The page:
"It's still up for debate," Sapkota said.


Children ages 5 to 17 were more likely to be hospitalized for asthma during extreme heat, while asthmatic children under 5 were more likely to be hospitalized during extreme rain, the researchers found.

Sapkota's team analyzed hospitalizations on the day of, the day before, and two days before an extremely hot day or a downpour. They considered a weather event severe if the rainfall or heat was in the 90th and 95th percentile of heat or rain, based on 30-year averages.

The results were published in the April issue of the journal Environmental Health and also were used in the April report on climate and health by the state health department, which projected the future increase in asthma hospitalizations.

The health department also projected there will not be a significant rise in extreme rain through 2040, but it does expect the number of severely hot days to rise.

Clifford S. Mitchell, director of the environmental health bureau at the state health department, said people are generally aware that climate change could affect their health.

"People are very concerned about the effects of climate change on them and their children and grandchildren," he said. "It's one of the most significant concerns people have about climate change."


Mitchell said the team chose 2040 as its projection point to "give people a sense that this is not something way, way, way far in the future. It's something their children and grandchildren will experience."

The Morning Sun

The Morning Sun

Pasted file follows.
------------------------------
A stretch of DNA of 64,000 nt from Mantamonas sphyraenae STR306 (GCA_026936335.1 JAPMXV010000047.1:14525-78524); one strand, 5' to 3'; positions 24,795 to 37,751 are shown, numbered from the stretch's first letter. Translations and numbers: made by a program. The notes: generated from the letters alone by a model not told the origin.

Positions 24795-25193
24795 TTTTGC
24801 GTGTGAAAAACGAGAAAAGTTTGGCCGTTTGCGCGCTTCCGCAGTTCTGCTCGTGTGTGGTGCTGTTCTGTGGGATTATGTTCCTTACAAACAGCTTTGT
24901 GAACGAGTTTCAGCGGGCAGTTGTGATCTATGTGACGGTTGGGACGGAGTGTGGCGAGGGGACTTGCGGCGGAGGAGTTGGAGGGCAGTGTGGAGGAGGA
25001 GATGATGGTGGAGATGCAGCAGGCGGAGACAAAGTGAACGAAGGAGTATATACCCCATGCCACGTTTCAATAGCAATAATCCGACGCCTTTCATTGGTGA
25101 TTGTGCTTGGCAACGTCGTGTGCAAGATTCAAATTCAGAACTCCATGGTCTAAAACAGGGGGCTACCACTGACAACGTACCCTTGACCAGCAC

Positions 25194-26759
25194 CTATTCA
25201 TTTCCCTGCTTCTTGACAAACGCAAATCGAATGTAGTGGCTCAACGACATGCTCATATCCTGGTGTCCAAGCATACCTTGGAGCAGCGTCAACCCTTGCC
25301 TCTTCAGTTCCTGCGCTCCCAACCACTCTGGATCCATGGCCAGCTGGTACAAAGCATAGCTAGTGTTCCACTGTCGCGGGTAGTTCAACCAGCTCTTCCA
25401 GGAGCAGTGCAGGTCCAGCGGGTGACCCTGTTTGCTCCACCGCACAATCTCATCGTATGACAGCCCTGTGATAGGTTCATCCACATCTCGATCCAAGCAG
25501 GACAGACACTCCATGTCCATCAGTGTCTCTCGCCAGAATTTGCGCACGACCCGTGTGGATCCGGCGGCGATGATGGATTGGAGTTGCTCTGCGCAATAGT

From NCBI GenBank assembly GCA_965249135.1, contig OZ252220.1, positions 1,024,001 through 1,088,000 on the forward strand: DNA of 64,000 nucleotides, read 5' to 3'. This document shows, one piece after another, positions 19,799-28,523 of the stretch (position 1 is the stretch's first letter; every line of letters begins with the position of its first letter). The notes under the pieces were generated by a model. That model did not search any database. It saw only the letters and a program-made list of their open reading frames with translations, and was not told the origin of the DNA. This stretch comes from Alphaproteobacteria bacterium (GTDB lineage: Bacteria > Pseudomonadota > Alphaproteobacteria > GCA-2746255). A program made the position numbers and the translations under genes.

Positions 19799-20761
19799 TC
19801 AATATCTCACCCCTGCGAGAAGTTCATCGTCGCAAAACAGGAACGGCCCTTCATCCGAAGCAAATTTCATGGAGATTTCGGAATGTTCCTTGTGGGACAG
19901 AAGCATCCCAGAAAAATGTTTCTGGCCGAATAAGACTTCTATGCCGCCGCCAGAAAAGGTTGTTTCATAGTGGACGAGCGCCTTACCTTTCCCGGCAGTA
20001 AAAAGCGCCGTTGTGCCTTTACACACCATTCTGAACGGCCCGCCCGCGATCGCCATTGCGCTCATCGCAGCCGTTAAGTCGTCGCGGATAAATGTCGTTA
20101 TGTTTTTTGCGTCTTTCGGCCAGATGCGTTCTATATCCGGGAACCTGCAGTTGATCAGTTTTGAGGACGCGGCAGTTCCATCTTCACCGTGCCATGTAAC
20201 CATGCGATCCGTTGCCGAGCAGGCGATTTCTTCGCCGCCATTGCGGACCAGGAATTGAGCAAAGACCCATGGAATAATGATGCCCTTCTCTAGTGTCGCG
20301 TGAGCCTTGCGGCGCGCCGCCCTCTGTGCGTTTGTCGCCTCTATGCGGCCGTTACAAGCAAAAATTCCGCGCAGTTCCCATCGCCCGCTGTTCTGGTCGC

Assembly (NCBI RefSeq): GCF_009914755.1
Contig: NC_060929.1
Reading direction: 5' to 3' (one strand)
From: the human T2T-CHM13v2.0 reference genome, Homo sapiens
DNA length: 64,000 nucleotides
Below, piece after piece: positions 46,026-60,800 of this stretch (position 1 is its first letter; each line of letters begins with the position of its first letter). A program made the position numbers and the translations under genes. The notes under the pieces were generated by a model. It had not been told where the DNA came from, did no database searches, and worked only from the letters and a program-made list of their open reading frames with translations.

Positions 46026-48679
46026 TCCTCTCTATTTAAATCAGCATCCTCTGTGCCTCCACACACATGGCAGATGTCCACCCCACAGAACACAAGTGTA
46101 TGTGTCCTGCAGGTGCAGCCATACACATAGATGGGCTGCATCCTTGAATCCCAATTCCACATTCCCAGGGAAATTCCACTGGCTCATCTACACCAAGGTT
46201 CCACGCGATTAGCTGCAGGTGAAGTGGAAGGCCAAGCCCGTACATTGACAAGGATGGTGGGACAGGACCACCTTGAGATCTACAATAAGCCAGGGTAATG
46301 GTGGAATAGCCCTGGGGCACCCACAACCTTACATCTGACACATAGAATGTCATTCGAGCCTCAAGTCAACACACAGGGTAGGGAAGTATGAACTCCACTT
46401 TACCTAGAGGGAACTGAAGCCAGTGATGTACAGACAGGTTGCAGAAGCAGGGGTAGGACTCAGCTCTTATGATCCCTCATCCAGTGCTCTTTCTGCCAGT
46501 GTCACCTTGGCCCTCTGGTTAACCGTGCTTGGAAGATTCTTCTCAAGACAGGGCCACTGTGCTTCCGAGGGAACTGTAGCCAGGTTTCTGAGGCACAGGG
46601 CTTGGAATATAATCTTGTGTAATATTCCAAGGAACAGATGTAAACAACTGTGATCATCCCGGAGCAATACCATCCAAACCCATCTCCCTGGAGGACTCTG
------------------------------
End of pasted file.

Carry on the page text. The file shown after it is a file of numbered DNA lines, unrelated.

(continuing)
Get your morning news in your e-mail inbox. Get all the top news and sports from the

Kathryn S. Robinett, an assistant professor of medicine at the University of Maryland School of Medicine, said rates of asthma hospitalization are usually lowest in the summer. In other months, allergies and infections picked up in school, as well as winter colds, can contribute.

The most common reason an asthmatic needs to be hospitalized is poor compliance with medication — just 30 percent of asthmatics use their medication properly all the time, she said.

Climate change could allow the rate of summer asthma hospitalizations to "catch up" to other seasons, Robinett said.

She recommends asthmatic patients be consistently compliant with controller medications, "but to be especially compliant during extreme weather so you don't end up in the hospital. The best way to prevent hospitalizations, no matter what the trigger is, is to be good about taking your controller medication during those times."

Mitchell said public health officials hope to use the data to spark a conversation about how to address the likely rising rates of asthma hospitalizations and other issues in the future.


"We don't know how big those [climate] changes are going to be," Mitchell said. "The important thing is for us not to pretend that they're not happening, but to talk about the change, the projections on health and talk about how our public health systems are adequately prepared for those changes."